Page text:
The annual Tibet House Benefit Concert — a genre-spanning, cross-cultural charity show at Carnegie Hall that raises money for the non-profit Tibetan cultural institution — is frequently host to various unexpected pairings. Just last year, for instance, the event saw Patti Smith and Miley Cyrus singing together on the same stage.
The 2016 edition, which took place last night (Feb. 23) at Carnegie Hall, featured an equally stark contrast in performers — only this time, those artists happened to occupy the same body. Both Iggy Pop — mercurial madman and proto punk’s prowling panther — and James Osterberg, the 68-year-old Michigan-born man whose body frequently hosts the spirit of the Stooges frontman, performed at the event.
Following scorching performances from slinky soul powerhouse Sharon Jones (backed by the Patti Smith Group) and a dead-waking set of Gypsy punk from Gogol Bordello — additionally, FKA Twigs‘ two songs and nimble choreography kept Carnegie Hall enraptured in hushed awe — Pop took the stage to end the evening with a one-two punch David Bowie tribute.
When he kicked into “Jean Genie” (also backed by Patti Smith Group), one overzealous fan rushed the stage and started a one-woman mosh pit to the glam rock classic. While security contained the spontaneous outbreak of excitement — de rigueur for a Stooges show but perhaps not Carnegie caliber behavior — during “Genie,” they couldn’t stop the crowd when Pop’s second Bowie tribute sent dozens to the front row.
Singing “Tonight” — which Pop co-wrote with Bowie for Lust for Life and Bowie later covered on his Tonight album as a duet with Tina Turner — Pop was joined by most of the night’s previous performers for a show-closing sing-along, with soul standout Sharon Jones adeptly filling Turner’s shoes.
But prior to unleashing Iggy in honor of his late friend and collaborator, Pop paid homage to two other departed people in his life in a much quieter fashion. Taking the stage in a blue suit (no shirtless Iggy at Carnegie Hall), Pop delivered two spoken word performances.
“He was more James Osterberg than Iggy Pop tonight,” iconic rock photographer Bob Gruen observed to Billboard at the after party. “I’ve never seen Iggy do spoken word and act so adult. Iggy’s a very smart guy and it was great to see that side of him come out in public. He’s not just a crazy maniac — although he does that very well.”
Pop’s first poem was a meditation on his place in a world consumed by greed, ambition and consumerism called “I Talked to a Smart Guy,” and it featured musical backing from avant classical legend Philip Glass (who co-founded Tibet House and has curated the benefit concerts since their inception in the late ’80s) and Mandinkan musician Foday Musa Suso. His second spoken word piece was entitled “Mom and Dad Are Gone” and it found James Osterberg shedding Iggy Pop almost entirely for an alternately somber, angry meditation on losing his parents that found the rock legend frequently casting his eyes upward, as if waiting to catch a reaction from his parents from heaven while telling them, “I should have done more, I should have loved you more.”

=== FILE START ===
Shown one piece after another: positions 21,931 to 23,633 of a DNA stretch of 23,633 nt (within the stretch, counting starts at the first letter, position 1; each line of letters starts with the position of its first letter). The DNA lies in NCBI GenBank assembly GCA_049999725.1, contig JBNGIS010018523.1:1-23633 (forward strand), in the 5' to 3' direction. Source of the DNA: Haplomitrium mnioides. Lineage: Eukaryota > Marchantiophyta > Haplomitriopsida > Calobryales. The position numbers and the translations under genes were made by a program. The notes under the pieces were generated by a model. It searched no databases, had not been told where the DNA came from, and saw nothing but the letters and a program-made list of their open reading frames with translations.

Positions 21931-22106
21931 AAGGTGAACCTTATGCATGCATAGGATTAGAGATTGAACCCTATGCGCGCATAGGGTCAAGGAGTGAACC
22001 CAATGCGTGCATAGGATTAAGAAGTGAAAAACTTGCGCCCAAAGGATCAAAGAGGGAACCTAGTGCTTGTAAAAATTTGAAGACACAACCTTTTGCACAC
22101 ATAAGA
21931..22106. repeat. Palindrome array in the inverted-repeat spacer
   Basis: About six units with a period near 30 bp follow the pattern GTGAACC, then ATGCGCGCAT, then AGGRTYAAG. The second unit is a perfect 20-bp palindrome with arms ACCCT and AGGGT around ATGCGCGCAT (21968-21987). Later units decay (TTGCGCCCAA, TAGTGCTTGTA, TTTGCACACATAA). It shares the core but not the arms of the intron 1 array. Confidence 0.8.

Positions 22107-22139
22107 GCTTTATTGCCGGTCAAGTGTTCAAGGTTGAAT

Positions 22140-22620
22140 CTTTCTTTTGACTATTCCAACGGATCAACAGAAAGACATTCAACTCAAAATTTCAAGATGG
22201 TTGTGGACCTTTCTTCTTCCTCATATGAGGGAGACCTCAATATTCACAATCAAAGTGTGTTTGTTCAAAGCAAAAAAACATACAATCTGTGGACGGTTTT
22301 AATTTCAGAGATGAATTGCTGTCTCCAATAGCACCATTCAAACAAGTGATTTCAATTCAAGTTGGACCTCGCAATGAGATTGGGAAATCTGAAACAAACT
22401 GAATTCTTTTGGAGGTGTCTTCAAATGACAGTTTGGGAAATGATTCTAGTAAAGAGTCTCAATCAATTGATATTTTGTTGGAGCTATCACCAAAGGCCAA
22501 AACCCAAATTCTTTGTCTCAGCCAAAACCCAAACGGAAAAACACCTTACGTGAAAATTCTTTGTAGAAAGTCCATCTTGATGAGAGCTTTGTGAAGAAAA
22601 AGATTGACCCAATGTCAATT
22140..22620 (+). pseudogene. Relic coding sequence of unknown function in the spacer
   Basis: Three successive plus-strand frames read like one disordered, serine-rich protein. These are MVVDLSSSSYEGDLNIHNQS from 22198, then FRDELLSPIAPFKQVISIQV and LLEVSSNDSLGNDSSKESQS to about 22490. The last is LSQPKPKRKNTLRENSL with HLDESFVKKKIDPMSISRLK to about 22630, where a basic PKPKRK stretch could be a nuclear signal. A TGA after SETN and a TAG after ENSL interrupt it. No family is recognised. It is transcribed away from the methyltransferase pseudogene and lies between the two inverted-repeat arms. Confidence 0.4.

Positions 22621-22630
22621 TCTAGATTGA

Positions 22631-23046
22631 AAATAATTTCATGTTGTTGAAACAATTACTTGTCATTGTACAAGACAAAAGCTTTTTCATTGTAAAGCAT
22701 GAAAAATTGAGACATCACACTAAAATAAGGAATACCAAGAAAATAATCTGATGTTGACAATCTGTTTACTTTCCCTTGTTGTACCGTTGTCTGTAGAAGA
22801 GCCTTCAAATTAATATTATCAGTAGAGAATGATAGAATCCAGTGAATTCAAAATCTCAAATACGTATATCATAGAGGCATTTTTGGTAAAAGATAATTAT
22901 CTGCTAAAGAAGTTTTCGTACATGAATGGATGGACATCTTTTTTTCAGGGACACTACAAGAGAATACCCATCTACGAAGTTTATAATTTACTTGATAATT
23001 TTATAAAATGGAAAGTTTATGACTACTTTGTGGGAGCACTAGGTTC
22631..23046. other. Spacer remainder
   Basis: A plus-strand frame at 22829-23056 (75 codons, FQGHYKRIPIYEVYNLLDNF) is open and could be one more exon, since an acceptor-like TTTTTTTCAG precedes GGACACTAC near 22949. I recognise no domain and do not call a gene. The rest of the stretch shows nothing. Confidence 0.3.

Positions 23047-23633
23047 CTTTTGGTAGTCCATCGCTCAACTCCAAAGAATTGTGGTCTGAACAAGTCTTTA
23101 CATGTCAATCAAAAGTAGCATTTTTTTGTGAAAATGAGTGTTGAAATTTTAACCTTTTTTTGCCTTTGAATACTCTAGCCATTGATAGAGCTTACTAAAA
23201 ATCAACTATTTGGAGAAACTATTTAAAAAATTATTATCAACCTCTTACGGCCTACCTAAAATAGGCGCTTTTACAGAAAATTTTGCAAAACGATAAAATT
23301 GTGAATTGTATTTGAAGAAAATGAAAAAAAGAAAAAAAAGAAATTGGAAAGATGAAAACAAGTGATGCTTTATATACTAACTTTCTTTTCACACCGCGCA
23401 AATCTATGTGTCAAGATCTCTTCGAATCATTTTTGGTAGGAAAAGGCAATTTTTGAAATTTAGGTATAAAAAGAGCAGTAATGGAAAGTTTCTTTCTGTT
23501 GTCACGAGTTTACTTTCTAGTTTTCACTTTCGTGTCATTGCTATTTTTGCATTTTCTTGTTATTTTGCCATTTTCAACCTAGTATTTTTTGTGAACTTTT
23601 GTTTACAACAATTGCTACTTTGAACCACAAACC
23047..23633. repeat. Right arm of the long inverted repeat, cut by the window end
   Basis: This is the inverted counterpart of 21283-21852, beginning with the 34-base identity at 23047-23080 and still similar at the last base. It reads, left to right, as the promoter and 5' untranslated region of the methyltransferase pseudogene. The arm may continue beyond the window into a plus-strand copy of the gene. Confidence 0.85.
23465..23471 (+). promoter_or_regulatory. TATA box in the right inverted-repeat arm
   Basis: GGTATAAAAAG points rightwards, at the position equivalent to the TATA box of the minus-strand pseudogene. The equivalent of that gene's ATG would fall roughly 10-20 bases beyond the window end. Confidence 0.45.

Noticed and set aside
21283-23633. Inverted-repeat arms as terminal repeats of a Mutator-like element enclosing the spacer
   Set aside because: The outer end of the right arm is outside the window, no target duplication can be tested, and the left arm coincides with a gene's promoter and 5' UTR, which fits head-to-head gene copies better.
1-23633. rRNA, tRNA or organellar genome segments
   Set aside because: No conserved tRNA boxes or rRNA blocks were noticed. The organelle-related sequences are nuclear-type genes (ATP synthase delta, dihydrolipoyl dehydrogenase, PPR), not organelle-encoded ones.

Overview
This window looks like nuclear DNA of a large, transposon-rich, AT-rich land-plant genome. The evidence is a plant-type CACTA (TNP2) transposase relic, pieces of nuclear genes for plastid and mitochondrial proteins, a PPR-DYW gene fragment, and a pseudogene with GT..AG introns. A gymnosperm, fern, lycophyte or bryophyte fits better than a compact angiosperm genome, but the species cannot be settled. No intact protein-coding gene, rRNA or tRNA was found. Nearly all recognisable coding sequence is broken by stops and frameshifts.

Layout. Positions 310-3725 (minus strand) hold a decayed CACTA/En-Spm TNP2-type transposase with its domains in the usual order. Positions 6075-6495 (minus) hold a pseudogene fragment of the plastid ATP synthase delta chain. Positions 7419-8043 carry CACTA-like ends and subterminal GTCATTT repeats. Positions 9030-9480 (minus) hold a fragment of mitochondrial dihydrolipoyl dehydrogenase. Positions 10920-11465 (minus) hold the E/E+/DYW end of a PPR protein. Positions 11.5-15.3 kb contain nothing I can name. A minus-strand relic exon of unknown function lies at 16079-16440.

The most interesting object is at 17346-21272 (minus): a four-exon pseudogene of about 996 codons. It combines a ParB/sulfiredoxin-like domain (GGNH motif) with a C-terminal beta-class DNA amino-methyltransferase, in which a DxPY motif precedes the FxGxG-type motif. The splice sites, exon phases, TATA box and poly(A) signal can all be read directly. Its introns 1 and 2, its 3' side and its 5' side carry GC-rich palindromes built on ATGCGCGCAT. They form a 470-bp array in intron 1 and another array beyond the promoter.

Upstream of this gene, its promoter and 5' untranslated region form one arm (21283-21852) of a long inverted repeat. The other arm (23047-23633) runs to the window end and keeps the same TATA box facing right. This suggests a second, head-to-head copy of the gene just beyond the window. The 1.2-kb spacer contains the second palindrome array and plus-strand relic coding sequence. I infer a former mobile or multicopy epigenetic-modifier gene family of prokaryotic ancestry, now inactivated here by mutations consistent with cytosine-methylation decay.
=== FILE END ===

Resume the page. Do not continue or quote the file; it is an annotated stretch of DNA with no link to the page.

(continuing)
“Iggy played the benefit two years ago and it was excellent, but I think tonight was transcendent,” singer-songwriter and filmmaker Adam Green told Billboard afterward. “He was talking about the death of his parents and it was affecting to watch it. I think it’s cool to watch an older person who’s been on stage for so long approach a subject like that and make it engaging for the audience and not corny.”
As for the poems themselves, Glass confirmed to Billboard they were made explicitly for the show. “The two poems we did took some work,” Glass admitted. “We were working on those over the phone for a couple weeks. I had been sending him music, and he would send words back to me, and I would look them over and tweak and send it back to him.”
Foday Musa Suso, who worked with Glass on the music for “I Talked to a Smart Guy,” says he and Glass barely required any pre-performance rehearsal thanks to their long-running friendship. “We’ve played this music together and we’ve known each other for a long time. Whenever I’m in New York I stay in his house.”
In addition to stunning sets from Western acts and performances from lesser-known international artists (Tibetan singer Dechen Shak-Dagsay astonished with her mélange of Buddhist monk mantras and ambient rock), the night boasted star power at the Gotham Hall after party, too.
Uma Thurman — daughter of Tibet House co-founder Robert Thurman — took the podium alongside her father and Gogol Bordello frontman Eugene Hutz to help auction off a guitar during the dinner gala. Aside from Thurman, a diverse array of artistic luminaries attended the after party, from FKA Twigs to MGMT’s James Richardson (hanging with the aforementioned Green and designer Arden Wohl) to NYC fashion legend Beatrix Ost.
Even so, the gala — like the concert — felt casual and intimate. It never seemed like the room was fixated on any of the celebrities in attendance. Glass said the same of the artists who play the Tibet House Benefit, many of whom (such as Pop, Gogol Bordello and Bowie) have played it more than once. “They all have tremendous humility — you don’t know that but I do because I work with them. At these shows, no one is being a star or a big shot.”